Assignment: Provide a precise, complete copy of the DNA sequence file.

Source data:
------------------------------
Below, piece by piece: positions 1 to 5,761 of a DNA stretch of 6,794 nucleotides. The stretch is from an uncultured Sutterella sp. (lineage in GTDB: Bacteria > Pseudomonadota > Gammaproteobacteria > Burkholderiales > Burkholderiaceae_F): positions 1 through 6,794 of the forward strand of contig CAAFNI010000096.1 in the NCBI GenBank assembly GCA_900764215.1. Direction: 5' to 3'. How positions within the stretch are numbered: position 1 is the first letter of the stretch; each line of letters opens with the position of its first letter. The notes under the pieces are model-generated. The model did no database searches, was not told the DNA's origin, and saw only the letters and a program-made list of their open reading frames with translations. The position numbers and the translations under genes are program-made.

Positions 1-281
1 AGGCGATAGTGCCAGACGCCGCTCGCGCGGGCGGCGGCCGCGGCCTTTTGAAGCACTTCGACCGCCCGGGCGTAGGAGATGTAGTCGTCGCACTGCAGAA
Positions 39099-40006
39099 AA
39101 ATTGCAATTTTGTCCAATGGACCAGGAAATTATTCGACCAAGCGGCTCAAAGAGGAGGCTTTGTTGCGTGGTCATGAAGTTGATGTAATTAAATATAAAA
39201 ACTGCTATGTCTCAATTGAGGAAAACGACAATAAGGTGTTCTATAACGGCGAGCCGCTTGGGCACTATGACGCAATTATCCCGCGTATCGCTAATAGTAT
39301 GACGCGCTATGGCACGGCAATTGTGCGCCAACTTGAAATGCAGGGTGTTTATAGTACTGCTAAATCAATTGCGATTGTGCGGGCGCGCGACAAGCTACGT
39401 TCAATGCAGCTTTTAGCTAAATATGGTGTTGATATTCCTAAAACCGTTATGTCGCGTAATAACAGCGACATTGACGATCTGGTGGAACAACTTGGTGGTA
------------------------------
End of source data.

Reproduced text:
Below, piece by piece: positions 1 to 5,761 of a DNA stretch of 6,794 nucleotides. The stretch is from an uncultured Sutterella sp. (lineage in GTDB: Bacteria > Pseudomonadota > Gammaproteobacteria > Burkholderiales > Burkholderiaceae_F): positions 1 through 6,794 of the forward strand of contig CAAFNI010000096.1 in the NCBI GenBank assembly GCA_900764215.1. Direction: 5' to 3'. How positions within the stretch are numbered: position 1 is the first letter of the stretch; each line of letters opens with the position of its first letter. The notes under the pieces are model-generated. The model did no database searches, was not told the DNA's origin, and saw only the letters and a program-made list of their open reading frames with translations. The position numbers and the translations under genes are program-made.

Positions 1-281
1 AGGCGATAGTGCCAGACGCCGCTCGCGCGGGCGGCGGCCGCGGCCTTTTGAAGCACTTCGACCGCCCGGGCGTAGGAGATGTAGTCGTCGCACTGCAGAA
Positions 39099-40006
39099 AA
39101 ATTGCAATTTTGTCCAATGGACCAGGAAATTATTCGACCAAGCGGCTCAAAGAGGAGGCTTTGTTGCGTGGTCATGAAGTTGATGTAATTAAATATAAAA
39201 ACTGCTATGTCTCAATTGAGGAAAACGACAATAAGGTGTTCTATAACGGCGAGCCGCTTGGGCACTATGACGCAATTATCCCGCGTATCGCTAATAGTAT
39301 GACGCGCTATGGCACGGCAATTGTGCGCCAACTTGAAATGCAGGGTGTTTATAGTACTGCTAAATCAATTGCGATTGTGCGGGCGCGCGACAAGCTACGT
39401 TCAATGCAGCTTTTAGCTAAATATGGTGTTGATATTCCTAAAACCGTTATGTCGCGTAATAACAGCGACATTGACGATCTGGTGGAACAACTTGGTGGTA